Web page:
GDPR – The Opportunities for Sports Businesses
This time last week our inboxes were caving in with a deluge of re-engagement emails ahead of the GDPR enforcement deadline but a week on we’re all still standing and still working diligently to get to grips with the new legislation. It may feel more like GDPaRghhhh than GDPR but there are definitely some opportunities for sports organisations…
For many businesses, the 25th May was a day of dread; GDPR has sent companies scrambling to make sure that they’re not at risk of fines and punishment. However, with a small shift in thinking, GDPR isn’t a monster but an opportunity that sports clubs and businesses can capitalise on to help increase the fans’ feelings of trust and loyalty.
Trust & Transparency
Data security is at the forefront of the conversation going forward with GDPR, especially in the wake of the Facebook and Cambridge Analytica scandal. Being ‘GDPR compliant’ is now a promise to fans and partners that their information is secure and it’s a badge that should be worn with honour. That promise of compliance gives businesses legitimacy in regard to data – trust and transparency are valued more than anything else in the information age.
The classic data conundrum, which GDPR may well change, is the frantic landgrab to secure as much user information as possible without any real thought being given to how exactly that information will be used – and this where the opportunity prompted by GDPR presents itself.The new regulation’s rules on data acquisition now forces brands to devise a more solid strategy and decide how data is best used. In other words, don’t collect data if the output isn’t worthwhile.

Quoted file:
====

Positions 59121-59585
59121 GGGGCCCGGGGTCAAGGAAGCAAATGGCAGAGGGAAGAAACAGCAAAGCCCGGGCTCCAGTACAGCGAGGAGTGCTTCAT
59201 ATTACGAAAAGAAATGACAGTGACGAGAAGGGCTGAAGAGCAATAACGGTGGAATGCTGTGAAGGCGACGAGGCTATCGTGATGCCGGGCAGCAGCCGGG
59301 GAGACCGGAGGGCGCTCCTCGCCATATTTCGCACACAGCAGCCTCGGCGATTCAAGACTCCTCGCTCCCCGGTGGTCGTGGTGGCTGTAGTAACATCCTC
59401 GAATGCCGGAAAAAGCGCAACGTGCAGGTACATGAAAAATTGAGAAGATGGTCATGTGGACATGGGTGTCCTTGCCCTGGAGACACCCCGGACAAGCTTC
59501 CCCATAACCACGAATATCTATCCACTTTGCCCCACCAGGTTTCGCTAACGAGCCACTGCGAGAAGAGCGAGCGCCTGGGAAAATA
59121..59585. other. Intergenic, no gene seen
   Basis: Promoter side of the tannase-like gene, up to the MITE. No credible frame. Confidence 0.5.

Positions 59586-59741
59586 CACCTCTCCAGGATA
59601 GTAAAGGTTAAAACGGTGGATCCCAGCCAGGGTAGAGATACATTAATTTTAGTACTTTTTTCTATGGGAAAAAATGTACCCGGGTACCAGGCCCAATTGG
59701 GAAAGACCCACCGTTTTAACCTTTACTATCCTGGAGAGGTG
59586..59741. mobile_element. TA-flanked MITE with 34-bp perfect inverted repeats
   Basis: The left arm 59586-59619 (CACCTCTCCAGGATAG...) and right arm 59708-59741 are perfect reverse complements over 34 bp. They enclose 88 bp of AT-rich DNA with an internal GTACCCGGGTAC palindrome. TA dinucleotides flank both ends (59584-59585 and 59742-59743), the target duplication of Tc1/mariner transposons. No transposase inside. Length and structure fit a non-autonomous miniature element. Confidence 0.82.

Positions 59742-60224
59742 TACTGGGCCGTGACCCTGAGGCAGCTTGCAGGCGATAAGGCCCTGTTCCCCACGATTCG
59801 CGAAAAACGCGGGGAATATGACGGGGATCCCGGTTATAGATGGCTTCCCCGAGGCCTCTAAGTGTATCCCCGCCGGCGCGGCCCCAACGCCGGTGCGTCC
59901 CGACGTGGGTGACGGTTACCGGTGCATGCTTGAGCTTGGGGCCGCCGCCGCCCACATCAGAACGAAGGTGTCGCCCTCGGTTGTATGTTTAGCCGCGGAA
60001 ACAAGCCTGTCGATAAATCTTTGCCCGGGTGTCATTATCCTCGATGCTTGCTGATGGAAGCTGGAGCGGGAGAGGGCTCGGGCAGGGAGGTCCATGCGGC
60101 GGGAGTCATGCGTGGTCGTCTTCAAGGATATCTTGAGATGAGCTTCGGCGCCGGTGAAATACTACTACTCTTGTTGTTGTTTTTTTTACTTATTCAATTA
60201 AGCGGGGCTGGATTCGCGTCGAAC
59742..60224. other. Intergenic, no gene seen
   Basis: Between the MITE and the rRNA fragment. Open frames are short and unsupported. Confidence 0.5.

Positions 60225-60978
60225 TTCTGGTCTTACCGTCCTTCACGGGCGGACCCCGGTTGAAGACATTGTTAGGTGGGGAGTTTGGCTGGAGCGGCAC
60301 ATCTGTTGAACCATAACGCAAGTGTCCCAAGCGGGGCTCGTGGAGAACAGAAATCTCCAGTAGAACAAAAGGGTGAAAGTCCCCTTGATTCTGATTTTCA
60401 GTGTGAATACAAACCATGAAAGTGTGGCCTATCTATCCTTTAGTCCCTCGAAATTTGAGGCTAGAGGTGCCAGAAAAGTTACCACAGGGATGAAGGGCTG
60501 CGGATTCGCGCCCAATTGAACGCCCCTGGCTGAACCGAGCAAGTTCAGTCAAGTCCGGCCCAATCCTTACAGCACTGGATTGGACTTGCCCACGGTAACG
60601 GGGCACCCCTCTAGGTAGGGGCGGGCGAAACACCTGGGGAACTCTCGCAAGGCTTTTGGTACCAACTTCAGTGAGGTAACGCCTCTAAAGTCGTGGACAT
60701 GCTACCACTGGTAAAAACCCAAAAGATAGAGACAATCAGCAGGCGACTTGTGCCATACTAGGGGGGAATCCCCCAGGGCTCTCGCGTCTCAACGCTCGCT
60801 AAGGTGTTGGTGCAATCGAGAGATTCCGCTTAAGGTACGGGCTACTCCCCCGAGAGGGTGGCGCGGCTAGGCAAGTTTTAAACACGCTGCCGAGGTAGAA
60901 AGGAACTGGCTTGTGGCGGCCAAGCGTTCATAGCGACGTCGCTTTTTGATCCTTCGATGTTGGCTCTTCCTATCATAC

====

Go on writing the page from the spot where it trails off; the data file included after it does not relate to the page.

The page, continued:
Clubs aggregate thousands of fans’ data every month and this is now the perfect time to profile it. Until GDPR hit, it was always deemed ‘a priority which could wait’ but by acting now brands will gain vital insights into their audience and customer-base. Having a well-organised, detailed, and in-depth database of data enables businesses to scrutinize and target specific demographics. This will do wonders for any company’s communications.
However, the biggest talking point of GDPR for marketers, and certainly according to my inbox last week, seems to be around re-permissioning databases. Many managers are worried that doing this will risk massive reductions of their database, but it shouldn’t be seen as such a negative – surely it is far better to be conversing with a fanbase that is loyal, engaged, and ready to listen rather than supporting a vast database of disinterested people? It will certainly help your deliverability as low open rates are a clear signal to email service providers that your recipients are not engaged with you, your brand or your content. Whilst re-permissioning will almost definitely result in losing subscribers, the remaining fans will be worth keeping.
Undoubtedly GDPR means more work cultivating lists and potentially a loss of records but 25th May actually means a great chance to clean house and create a database that’s more efficient, the consequence of which is a concentrated collection of valuable fans who wish to hear from you.
Is adopting good practice really such a bad thing?